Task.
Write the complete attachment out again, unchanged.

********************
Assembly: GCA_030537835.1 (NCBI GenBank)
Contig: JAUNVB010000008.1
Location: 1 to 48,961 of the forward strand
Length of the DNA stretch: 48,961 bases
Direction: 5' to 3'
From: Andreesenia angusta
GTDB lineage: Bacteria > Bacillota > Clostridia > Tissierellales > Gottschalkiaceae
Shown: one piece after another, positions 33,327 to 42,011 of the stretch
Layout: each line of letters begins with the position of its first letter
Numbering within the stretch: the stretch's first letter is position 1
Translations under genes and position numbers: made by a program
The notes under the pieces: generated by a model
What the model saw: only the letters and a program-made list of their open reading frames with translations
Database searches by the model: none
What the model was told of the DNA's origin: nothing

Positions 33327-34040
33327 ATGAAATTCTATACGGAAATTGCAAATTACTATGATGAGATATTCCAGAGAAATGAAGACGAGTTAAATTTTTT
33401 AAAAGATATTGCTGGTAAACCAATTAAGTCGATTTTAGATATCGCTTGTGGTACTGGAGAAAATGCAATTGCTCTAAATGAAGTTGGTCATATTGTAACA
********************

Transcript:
Assembly: GCA_030537835.1 (NCBI GenBank)
Contig: JAUNVB010000008.1
Location: 1 to 48,961 of the forward strand
Length of the DNA stretch: 48,961 bases
Direction: 5' to 3'
From: Andreesenia angusta
GTDB lineage: Bacteria > Bacillota > Clostridia > Tissierellales > Gottschalkiaceae
Shown: one piece after another, positions 33,327 to 42,011 of the stretch
Layout: each line of letters begins with the position of its first letter
Numbering within the stretch: the stretch's first letter is position 1
Translations under genes and position numbers: made by a program
The notes under the pieces: generated by a model
What the model saw: only the letters and a program-made list of their open reading frames with translations
Database searches by the model: none
What the model was told of the DNA's origin: nothing

Positions 33327-34040
33327 ATGAAATTCTATACGGAAATTGCAAATTACTATGATGAGATATTCCAGAGAAATGAAGACGAGTTAAATTTTTT
33401 AAAAGATATTGCTGGTAAACCAATTAAGTCGATTTTAGATATCGCTTGTGGTACTGGAGAAAATGCAATTGCTCTAAATGAAGTTGGTCATATTGTAACA